On having things to say

I enjoyed Jaimee’s discussion of preparing her public talks, and realised that my approach has moved in a different way. I’ve probably talked about this before but I’ve also changed how I go about it. This is my technique, particularly where it diverges from Jaimee’s; synthesis can come later (and will undoubtedly help me!).

I start by thinking up some pithy title: previous talks including “Object-Oriented Programming in Objective-C”, “By your _cmd”, “The Principled Programmer” and “I have no idea what I’m doing” all began there. I often commit—even if only privately—to using a particular title before I have any idea what the talk will be about. I enjoy the creative exercise of fitting the rest of the talk into that constraint!

With a title in place, I brainstorm all of the things I can think of that could potentially fit into that topic. Usually I look back at that brainstorm and discover that it’s rambling, disconnected and mostly boring. Looking through, I search for two or three things that are interesting, particularly if they suggest conflicting ideas or techniques that can be explored, challenged and resolved.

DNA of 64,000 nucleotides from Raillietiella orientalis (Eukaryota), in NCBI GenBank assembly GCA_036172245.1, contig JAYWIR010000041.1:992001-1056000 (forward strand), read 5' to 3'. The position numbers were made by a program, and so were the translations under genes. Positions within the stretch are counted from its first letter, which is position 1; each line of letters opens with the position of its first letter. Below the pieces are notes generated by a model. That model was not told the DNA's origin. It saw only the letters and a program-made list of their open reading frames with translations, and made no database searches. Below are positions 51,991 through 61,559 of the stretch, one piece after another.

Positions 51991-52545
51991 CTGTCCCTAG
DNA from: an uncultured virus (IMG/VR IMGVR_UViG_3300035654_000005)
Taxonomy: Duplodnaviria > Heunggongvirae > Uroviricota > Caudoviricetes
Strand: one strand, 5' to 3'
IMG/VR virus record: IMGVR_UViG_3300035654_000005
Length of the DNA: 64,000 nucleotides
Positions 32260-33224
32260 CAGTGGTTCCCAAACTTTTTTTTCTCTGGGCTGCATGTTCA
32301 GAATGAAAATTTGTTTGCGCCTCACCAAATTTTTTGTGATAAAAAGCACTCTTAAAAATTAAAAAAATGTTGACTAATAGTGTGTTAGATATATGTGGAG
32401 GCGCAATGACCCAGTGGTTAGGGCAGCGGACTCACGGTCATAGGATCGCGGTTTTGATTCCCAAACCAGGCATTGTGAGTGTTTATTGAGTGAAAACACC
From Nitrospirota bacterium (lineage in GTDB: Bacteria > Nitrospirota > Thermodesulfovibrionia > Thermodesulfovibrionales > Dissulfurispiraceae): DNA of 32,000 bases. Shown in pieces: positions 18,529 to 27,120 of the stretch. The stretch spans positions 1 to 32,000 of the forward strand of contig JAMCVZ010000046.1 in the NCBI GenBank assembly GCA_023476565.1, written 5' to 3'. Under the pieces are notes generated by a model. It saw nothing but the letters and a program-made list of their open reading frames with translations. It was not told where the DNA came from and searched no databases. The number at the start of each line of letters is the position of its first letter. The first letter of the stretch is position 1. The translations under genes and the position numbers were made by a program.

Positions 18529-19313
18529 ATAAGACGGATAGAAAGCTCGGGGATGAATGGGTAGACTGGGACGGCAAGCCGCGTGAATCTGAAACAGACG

Then it’s time for another outline :). This one explores the selected areas in depth, and it’s from this that I pick the main headlines for the talk, which also shape the introduction and conclusion. With those in mind I write the talk out as an essay, making sure it is consistent, complete and (to the extent I can do this myself) interesting. If it looks OK, then by this point I’ve prepared so much that I can remember the flow of the talk and give it without aids, though I still look for opportunities to support the presentation visually in the slides. In the case of my Principled Programmer talk, I realised the slides weren’t helping at all so did without them.

There are plenty of better presenters than me in the world; Jaimee is one of them. I have merely trial-and-errored my way into a situation where sometimes the same people who see me talk ask me back. I hope that by comparing my method with Jaimee’s and those of other people I can find out how to prepare a better talk.

About Graham

I make it faster and easier for you to create high-quality code.
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